I think we had great writers; as a group they were exceptional. And every line in Twin Peaks exists in three different levels. And that was all carefully written, and meticulous. You don’t get that too often.
Amie: Is there something about Twin Peaks that nobody’s ever asked you, that you’ve wished somebody would ask you?
Sheryl: That is a very thoughtful question that requires lots of thinking …
Ray: Somebody should have asked me how I really wanted Season Three to go. And I’ve mentioned it today, but I said you know, “Leland I believe, had a twin brother Leonard. Leonard Palmer! And one day he decided to come to town to see what happened to his brother. He wanted to hear the real story. Yep. That was my idea. And David didn’t pick me up on that. I had hairdo down and everything … I was gonna wear glasses. Leonard; Leonard Palmer.
Sheryl: I don’t know; I feel like I’d have to think about it for awhile.
Ray: You know, any question is great. And the more thoughtful the question, the better. And all of your questions are pretty thoughtful, I have to say.
AUDIENCE QUESTION: Do either of you have a favorite working with David Lynch story? He seems like quite the character, so I’m assuming you have lots of stories. Just curious if there is one favorite.
Ray: I have what kind of a cute one. We were sitting around a pool at the Red Lion Inn, before we started shooting the pilot. And David was sitting in a lounge chair next to me, and we weren’t in the water. We were fully clothed — it was kind of cool that day, as I recall. But we were just sitting out there talking, and David said, “Ray. I love that watch.”
And I just bought this watch; it was a nice one and I liked it; it had a luminous dial that you could see at night, and a nice black leather band on it … and I almost took it off my wrist to give it to David. But I didn’t do it. And now, 30 years later I wished I’d given him that watch.
Sheryl: I think my … it’s not one favorite moment … but it’s a thing that happens, which is a communication without words. On certain scenes; I feel like I’m gonna cry thinking about it; oh my God I’ve never felt like this before. And it happened on The Return too, because we have such a long history. There’s this sweetness that happens when you have history with someone, and you have a shorthand of communication.
When there’s a difficult scene, and I feel like I don’t know how I’m going to get it but then I let go and I’ll be present in the moment — there is a communication that happens, like an instinct, where I feel like he’s [David] — I used to joke that I almost feel like he’s hypnotizing me, because I don’t know how he does it — he’s able to take me somewhere that I’ve never been creatively. As many times as I’ve worked with them, he’s somehow gently taking me into new territory without me even realizing it. And without my own insecurities being able to stop me from going in there. So it what it feels like, is that he’s taking my hand and he’s saying, “Come on Sheryl Lee, I’m gonna just take you over here,” and it’s a very focused, but very expansive feeling. That is BIG; that is very present in the moment.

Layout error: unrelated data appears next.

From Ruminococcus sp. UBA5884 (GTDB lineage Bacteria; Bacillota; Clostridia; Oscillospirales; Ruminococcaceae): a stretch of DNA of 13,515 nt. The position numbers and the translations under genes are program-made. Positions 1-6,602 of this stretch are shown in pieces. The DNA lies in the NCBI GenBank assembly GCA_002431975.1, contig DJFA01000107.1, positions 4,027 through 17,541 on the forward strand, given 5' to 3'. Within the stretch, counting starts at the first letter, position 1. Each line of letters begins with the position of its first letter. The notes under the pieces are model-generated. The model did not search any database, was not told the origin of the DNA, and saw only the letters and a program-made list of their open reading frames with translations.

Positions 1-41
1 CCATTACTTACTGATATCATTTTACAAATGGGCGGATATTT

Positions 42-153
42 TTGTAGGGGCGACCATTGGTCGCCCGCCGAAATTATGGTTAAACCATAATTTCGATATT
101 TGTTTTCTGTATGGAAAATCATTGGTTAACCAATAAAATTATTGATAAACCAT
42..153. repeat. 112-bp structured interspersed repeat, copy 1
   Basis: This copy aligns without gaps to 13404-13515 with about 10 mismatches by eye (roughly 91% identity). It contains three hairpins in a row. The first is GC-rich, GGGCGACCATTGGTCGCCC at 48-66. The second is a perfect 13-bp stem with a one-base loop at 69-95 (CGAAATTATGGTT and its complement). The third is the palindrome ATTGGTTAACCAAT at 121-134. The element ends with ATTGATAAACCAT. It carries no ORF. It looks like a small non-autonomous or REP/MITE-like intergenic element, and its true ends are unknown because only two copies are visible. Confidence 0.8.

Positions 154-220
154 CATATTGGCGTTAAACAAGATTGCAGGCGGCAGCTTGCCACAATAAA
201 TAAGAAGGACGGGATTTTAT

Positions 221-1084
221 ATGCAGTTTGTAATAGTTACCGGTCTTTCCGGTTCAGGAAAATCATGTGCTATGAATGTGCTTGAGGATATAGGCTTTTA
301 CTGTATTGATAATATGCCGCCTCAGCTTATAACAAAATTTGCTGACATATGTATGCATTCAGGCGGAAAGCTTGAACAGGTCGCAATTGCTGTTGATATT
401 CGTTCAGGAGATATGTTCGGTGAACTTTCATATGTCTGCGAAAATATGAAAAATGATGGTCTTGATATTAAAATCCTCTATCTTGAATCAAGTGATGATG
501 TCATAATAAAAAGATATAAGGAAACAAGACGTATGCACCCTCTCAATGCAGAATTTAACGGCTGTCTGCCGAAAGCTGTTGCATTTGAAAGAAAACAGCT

And you know he has that ability to, that no matter what’s going on — on the set — even if we’re losing light, or time, or whatever — he’s so right here with you, that that stuff just kind of goes away. And so there is an aliveness to it.
AUDIENCE QUESTION: Beside yourself, and your own characters, who is your favorite character from any season? Not actor, but character on Twin Peaks?
Ray: My favorite character that I liked? Oh goodness; it would be hard to say that. I loved Richard Beymer as Ben Horne, and of course I love Sheryl, as Maddy ….
Sheryl: I loved Andy and Lucy.
Ray: … and I loved her even when she was wrapped in plastic. And Grace is a wonderful, weird actress who can just do anything at the drop of a hat. And you never knew where Grace was gonna go. You just wanted to latch on to her and go along for the ride. So many of them that I looked forward to working with and adored and brought a lot of the good out of me. Can’t pick one though.
Amie: I want to wrap up by just learning what you’re doing now; what you’re working on now; what you’re working on next — so people know where to look for you next.
Sheryl: You go first! You’re busy.
Ray: I’m doing this half hour show called Fresh Off The Boat on ABC, my old network, and I play one of Orlando, Florida’s 100 best dentists. I’m in the top 100, and I’m the next door neighbor to the Wong family. They’re a Chinese family, and they’re wonderful and we have a great time. And it’s sort of groundbreaking television, because it’s an Asian family and they’re wonderful family and they’re an American family. I love doing that show — and I have a movie coming out in July called The Chain, so you’ll have to look for that one too and Adrienne Barbeau is in it with me! That I did Swamp Thing with back in 1981. How about you?
Sheryl: I just closed a very, very, very long chapter of my life and am at the very beginning of a new one; that I had no idea what it’s going to look like. Creatively I’m being pulled in an area that I feel like I haven’t gotten to explore enough yet that’s a big passion of mine. So I’m kind of letting that incubate a bit — so I don’t have the answer yet. I’m living in the question.
Amie: Well, we look forward to seeing what that is. I want to thank you both so much for coming to Crypticon and seeing us; I know all of your fans really appreciate it.
Ray: That’s it?!?!
Amie: Yeah, we’re out of time!